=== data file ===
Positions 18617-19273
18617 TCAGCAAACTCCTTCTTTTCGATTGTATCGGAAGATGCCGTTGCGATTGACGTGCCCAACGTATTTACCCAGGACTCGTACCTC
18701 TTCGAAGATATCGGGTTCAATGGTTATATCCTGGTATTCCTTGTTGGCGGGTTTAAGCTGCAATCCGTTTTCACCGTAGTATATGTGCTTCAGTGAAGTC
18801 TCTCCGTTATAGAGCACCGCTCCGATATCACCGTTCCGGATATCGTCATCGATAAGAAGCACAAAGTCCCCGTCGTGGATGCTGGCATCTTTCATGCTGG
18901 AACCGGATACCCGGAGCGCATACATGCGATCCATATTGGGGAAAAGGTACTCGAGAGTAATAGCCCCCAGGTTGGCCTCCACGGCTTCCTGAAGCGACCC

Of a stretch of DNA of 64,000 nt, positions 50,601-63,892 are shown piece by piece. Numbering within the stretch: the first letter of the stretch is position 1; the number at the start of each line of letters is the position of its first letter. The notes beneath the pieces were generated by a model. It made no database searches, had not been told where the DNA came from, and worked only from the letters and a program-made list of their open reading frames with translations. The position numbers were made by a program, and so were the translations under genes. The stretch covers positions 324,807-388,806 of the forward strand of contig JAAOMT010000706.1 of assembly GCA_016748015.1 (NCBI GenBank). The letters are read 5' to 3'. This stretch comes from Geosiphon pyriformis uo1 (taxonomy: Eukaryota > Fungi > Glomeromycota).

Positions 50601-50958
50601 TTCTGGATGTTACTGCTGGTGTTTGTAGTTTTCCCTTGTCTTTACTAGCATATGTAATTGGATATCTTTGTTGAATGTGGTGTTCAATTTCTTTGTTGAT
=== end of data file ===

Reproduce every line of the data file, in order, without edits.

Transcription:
Positions 18617-19273
18617 TCAGCAAACTCCTTCTTTTCGATTGTATCGGAAGATGCCGTTGCGATTGACGTGCCCAACGTATTTACCCAGGACTCGTACCTC
18701 TTCGAAGATATCGGGTTCAATGGTTATATCCTGGTATTCCTTGTTGGCGGGTTTAAGCTGCAATCCGTTTTCACCGTAGTATATGTGCTTCAGTGAAGTC
18801 TCTCCGTTATAGAGCACCGCTCCGATATCACCGTTCCGGATATCGTCATCGATAAGAAGCACAAAGTCCCCGTCGTGGATGCTGGCATCTTTCATGCTGG
18901 AACCGGATACCCGGAGCGCATACATGCGATCCATATTGGGGAAAAGGTACTCGAGAGTAATAGCCCCCAGGTTGGCCTCCACGGCTTCCTGAAGCGACCC

Of a stretch of DNA of 64,000 nt, positions 50,601-63,892 are shown piece by piece. Numbering within the stretch: the first letter of the stretch is position 1; the number at the start of each line of letters is the position of its first letter. The notes beneath the pieces were generated by a model. It made no database searches, had not been told where the DNA came from, and worked only from the letters and a program-made list of their open reading frames with translations. The position numbers were made by a program, and so were the translations under genes. The stretch covers positions 324,807-388,806 of the forward strand of contig JAAOMT010000706.1 of assembly GCA_016748015.1 (NCBI GenBank). The letters are read 5' to 3'. This stretch comes from Geosiphon pyriformis uo1 (taxonomy: Eukaryota > Fungi > Glomeromycota).

Positions 50601-50958
50601 TTCTGGATGTTACTGCTGGTGTTTGTAGTTTTCCCTTGTCTTTACTAGCATATGTAATTGGATATCTTTGTTGAATGTGGTGTTCAATTTCTTTGTTGAT